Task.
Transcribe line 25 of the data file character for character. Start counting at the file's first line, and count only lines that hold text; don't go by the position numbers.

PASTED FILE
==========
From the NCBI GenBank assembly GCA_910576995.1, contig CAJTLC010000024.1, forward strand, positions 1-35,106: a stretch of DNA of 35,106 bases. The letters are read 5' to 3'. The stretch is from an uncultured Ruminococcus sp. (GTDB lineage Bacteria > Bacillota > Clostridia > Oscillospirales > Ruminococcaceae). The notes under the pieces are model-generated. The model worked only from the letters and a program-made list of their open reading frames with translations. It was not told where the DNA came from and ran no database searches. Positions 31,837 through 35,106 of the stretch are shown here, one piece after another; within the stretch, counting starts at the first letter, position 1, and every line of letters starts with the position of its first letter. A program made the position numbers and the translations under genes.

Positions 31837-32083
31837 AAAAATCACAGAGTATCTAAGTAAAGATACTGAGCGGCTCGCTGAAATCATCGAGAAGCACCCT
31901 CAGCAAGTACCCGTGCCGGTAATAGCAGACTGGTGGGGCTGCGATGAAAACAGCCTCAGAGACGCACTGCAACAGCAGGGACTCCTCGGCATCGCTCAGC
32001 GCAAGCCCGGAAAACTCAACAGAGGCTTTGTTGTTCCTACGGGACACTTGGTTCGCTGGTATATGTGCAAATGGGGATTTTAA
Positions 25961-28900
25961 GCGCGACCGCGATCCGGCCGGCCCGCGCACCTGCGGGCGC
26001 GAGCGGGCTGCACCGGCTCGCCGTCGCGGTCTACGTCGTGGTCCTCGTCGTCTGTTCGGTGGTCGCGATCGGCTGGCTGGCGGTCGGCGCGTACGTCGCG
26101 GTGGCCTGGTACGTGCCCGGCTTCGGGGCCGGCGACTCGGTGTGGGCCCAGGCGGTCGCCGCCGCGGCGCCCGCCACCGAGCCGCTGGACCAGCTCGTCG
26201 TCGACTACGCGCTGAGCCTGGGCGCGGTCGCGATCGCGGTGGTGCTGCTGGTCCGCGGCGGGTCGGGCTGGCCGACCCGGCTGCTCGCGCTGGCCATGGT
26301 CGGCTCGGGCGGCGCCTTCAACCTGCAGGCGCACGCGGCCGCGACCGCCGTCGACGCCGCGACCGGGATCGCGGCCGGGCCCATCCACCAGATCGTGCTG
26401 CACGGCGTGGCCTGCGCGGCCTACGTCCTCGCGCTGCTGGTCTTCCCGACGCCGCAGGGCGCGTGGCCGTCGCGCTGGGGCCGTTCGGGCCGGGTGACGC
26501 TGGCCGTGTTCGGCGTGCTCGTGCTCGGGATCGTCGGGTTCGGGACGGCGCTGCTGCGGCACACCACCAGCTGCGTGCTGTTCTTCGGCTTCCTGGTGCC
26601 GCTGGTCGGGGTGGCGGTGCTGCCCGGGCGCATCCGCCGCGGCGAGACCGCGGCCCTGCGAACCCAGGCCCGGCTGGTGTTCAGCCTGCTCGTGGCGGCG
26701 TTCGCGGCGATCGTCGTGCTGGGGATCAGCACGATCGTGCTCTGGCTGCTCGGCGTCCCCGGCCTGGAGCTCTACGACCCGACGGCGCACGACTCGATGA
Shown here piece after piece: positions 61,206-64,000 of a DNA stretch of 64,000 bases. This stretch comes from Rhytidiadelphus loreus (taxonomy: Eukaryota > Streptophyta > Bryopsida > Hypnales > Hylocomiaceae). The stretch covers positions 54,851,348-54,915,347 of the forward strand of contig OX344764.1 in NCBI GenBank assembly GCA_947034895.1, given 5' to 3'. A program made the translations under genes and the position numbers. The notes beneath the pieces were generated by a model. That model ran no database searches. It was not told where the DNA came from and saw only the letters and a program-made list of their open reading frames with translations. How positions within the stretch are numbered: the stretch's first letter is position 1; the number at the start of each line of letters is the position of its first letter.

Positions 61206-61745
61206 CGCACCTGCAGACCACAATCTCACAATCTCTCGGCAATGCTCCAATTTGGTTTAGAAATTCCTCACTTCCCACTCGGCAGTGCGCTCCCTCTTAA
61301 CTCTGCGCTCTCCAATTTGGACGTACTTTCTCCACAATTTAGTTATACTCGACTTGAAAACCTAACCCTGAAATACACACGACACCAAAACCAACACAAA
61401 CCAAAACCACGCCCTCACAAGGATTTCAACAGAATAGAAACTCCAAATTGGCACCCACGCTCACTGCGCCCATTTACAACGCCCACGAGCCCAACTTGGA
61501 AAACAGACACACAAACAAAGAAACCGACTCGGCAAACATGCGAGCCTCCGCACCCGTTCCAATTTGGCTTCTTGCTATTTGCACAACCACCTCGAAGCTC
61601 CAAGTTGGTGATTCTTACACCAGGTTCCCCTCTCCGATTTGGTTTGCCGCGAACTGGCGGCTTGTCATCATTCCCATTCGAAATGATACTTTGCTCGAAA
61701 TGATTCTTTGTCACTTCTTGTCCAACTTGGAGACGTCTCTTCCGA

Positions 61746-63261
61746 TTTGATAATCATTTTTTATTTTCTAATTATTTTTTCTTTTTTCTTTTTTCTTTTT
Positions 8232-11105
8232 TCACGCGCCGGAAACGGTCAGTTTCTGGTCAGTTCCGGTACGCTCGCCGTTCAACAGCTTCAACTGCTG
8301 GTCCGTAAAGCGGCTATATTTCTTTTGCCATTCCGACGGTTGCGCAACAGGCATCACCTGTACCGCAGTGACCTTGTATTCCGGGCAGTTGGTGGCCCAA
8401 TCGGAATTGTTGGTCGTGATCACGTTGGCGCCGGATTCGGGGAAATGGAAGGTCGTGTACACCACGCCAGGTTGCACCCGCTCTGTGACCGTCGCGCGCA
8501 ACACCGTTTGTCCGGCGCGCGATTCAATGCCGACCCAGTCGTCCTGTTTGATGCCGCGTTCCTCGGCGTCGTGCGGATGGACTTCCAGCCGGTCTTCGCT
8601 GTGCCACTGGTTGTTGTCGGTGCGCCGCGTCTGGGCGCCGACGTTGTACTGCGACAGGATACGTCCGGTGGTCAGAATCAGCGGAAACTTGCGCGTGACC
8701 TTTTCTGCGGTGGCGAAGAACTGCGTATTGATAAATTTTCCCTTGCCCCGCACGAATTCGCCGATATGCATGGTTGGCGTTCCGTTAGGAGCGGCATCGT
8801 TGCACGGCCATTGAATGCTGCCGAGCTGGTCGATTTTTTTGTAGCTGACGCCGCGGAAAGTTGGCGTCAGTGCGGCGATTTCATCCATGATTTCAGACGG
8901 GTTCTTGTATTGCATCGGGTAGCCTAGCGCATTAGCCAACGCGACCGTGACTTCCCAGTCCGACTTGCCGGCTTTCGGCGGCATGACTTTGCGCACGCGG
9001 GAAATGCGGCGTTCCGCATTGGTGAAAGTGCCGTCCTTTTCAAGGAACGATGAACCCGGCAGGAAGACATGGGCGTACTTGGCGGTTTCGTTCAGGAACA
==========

61746 TTTGATAATCATTTTTTATTTTCTAATTATTTTTTCTTTTTTCTTTTTTCTTTTT